There are simultaneous turns in the game, so the downtime for the players is close to zero.
There are hit points and mana points, which are spent, paid and regained mostly in the ways you would expect.
There are locations on the board where the adventurers can actively practice skills. At these places they may pay to roll a lot of dice, in hope of a triplet higher than the current skill value and level up.
There is an in-game time consisting of a track being filled with the Evil Sorceress’ magic. This goes slowly at first and painfully quick at the end of the game if the players do not confront the Evil Sorceress in time.
The introduction campaign
The things you’ve read so far is basically all the rules. There’s a bit more, but not much.
But the rules are not read before starting to play. Instead there is an introduction campaign booklet, which introduces story, rules and components in five chapters plus one epilogue. This makes it possible to really start playing just a few minutes after opening the box. It also allows telling the game story in a much more compelling way – introducing characters, places and the threat of the Evil Sorceress one step at a time. As anyone who has played a legacy game can tell, adding new components and rules to a game also helps building excitement, adventure and memorable experiences.
The introduction campaign booklet is complemented by a rules reference booklet (and reference sheets).
When the introduction campaign is complete and the epilogue has been opened, the game is played with all rules present from the start.
Getting the numbers right
For a game to be interesting to adult players, it needs to present some interesting challenges. Rolling, moving, drawing adventure cards and see how the story evolves can be spectacular for kids up to a certain age, but I want Altrix to be interesting also for adults. Altrix is definitely not a euro game, but it has choices and considerations at many different levels. The most salient are:
- Which skills should my adventurer try to build? How does this fit with the group?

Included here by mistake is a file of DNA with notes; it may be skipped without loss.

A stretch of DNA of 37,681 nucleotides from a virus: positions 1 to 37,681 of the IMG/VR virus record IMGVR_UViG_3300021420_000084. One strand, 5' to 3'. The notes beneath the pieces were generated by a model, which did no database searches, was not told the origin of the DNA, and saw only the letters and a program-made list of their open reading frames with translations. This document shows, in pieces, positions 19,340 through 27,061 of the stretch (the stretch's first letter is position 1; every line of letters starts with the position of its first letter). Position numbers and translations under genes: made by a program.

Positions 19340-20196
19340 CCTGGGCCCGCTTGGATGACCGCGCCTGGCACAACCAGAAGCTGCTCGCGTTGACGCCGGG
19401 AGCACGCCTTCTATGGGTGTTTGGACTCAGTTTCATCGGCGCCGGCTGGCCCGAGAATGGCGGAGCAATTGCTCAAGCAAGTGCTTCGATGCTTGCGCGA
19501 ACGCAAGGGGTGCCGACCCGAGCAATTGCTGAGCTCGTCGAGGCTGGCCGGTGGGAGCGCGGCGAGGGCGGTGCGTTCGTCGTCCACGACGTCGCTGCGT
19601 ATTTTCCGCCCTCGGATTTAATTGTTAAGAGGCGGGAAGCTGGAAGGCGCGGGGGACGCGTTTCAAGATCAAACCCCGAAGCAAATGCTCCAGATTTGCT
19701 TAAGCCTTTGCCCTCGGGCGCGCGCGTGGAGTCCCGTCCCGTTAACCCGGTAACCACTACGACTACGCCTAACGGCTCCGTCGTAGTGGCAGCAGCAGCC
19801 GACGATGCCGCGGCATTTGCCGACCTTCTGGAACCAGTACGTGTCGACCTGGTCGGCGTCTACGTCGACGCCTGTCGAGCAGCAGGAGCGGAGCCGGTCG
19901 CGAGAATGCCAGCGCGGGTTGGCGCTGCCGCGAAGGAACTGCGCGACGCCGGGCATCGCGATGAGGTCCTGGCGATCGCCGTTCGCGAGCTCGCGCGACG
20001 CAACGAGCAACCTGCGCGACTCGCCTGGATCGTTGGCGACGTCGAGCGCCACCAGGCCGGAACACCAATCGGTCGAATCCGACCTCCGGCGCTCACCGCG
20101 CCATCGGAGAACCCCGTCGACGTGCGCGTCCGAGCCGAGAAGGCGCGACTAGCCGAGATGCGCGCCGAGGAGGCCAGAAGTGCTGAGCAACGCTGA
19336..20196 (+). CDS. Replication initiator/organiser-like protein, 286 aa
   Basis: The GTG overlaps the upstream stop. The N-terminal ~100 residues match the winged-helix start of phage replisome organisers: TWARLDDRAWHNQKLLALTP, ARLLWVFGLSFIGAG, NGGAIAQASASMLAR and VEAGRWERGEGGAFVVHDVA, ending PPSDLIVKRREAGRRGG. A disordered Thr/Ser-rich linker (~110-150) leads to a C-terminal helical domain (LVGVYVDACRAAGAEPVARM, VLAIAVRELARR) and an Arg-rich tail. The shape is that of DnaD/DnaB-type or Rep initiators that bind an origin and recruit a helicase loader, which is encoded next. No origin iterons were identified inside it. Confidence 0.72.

- How long should the group wait before heading off to the Tower of the Evil Sorceress?
- How can the adventurers help each other out to use the time in the best way?
- How should I spend my flux crystals? How should the group spend its flux crystals?
Since Altrix is a cooperative game it is not possible to rely on players to create any balance in the game. If there is a strategy that works significantly better than others, all players will start using it and the game will tilt.
The balance in the game mainly depends on two things, which are interdependent: The length of the game, and the income and spending of flux crystals. In complement to playtests I have done a lot of maths to look at dice, cards and game length – including computer simulations of the entire game to data on eg. how quick the 5–10 percent shortest games are, or the 5–10 percent longest time it takes before adventurers have reached decent skill levels.
The result is a game where there is no one-fits-all answer for how to play. The circumstances for the particular game – if you want to get the most Honour and Glory in the game, you need to look at the current skill levels and equipment for adventurers, how flux crystals are distributed, where on the board the adventurers are located and how much time you have left.
Easter eggs and a hidden theme
Finally, I want to mention two aspects of the game that are aimed towards the parent generation. The first is a lot of Easter eggs hidden in the game. If you look at the right places you will find Tolkien, Back to the Future, Zelda, Star Wars, Narnia, The NeverEnding Story, the Discworld and more inside the game. The intention with these, apart from being really fun to add, is to evoke nostalgia.
The second aspect is the more or less hidden theme in the game. The story on the surface is becoming a hero and defeating the Evil Sorceress, which is quite enough for children. The other story is that it is all too easy to get caught in the rat race. Every day is an adventure, especially with kids around, if we have presence to experience it. Playing board games with your kids isn’t just an evening gone by. It could be memories cherished decades later.
Have you read this far? I’d love to hear your thoughts about the game – feel free to comment. You can find more information at the project page and there’s a five-minute overview video here. Thanks for reading!Recommend0 recommendationsPublished in